Las Vegas Photographer Christian Purdie Uses Off-Camera Flash for Daytime Photo Session


Las Vegas, NV, September 24, 2020 --( When people think of flash photography they normally think of using flash at night or indoors at a photography studio. Well for Las Vegas photographer Christian Purdie using off-camera flash during daylight hours is more the standard. Using flash during the day helps CPP reduce hard shadows and use the sun to create a rim light. Rim light is what you see in most Hollywood movies. It’s that small edge of light that comes from behind a person to help separate them from the background, and at the same time creates an “angelic” look to the subject.

Most professional photographers that know lighting use rim light in the studio, but not very many understand how to use the sun for rim lighting. Using the sun in this way has two main benefits. The one that we’ve discussed, rim lighting, and another one that is just as important. Subjects aren’t’ looking into the sun. This is where off-camera flash helps Christian and his team creates such unique photographs. People have a natural look to them because they can be relaxed. They’re not trying to fight off the brightness of the sun, then in 200th’s of a second on off-camera flash fires. Faster than the blink of an eye balancing the light in the foreground or face to the background.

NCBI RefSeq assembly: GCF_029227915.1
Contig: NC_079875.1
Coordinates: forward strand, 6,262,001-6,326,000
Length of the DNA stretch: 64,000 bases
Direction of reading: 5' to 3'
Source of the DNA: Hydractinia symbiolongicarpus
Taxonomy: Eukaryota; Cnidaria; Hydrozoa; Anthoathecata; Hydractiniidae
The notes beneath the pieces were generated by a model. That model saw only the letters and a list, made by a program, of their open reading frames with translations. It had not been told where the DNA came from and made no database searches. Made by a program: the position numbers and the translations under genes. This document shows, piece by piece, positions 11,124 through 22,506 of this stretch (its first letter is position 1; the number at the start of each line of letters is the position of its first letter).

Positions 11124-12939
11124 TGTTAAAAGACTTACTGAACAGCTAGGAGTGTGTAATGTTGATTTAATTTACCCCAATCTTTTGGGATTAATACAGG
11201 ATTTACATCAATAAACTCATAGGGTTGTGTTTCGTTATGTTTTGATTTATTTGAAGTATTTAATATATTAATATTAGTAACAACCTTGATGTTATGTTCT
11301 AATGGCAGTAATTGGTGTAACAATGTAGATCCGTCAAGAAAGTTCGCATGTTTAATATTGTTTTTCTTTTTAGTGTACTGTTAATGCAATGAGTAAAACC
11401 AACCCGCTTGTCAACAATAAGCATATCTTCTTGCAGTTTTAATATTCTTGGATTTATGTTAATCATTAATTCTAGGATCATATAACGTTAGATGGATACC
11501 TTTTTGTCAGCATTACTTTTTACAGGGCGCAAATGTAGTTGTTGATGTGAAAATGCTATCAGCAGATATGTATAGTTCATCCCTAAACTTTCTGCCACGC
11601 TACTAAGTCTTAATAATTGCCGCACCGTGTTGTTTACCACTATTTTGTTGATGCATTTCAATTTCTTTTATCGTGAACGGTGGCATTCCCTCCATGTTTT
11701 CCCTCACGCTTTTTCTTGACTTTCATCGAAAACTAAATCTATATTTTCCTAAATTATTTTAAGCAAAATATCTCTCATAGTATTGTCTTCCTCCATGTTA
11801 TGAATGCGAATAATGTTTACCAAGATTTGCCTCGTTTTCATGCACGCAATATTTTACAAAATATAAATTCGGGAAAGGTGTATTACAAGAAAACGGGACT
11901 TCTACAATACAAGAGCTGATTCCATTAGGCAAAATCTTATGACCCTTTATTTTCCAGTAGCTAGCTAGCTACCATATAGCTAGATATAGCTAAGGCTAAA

Using the flash off-camera during a Las Vegas portrait photographer session or Las Vegas headshot photographer session allows Christian to manipulate the light in the same way outside in the environment as a photographer would inside of a controlled environment like a studio. Manipulating the light off-camera creates different lighting styles. So instead of just “flat” lighting like what you see when a flash is mounted on the camera CPP can create loop, Rembrandt, split, and clamshell lighting on any location that their clients choose.

Photography isn’t about the latest camera or equipment, it is about lighting. Literally the word photography is derived from Greek roots. from the Greek words phos, (genitive: phōtós) meaning “light,” and graphê meaning “drawing or writing.”

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Christian Purdie Photography
Christian Purdie
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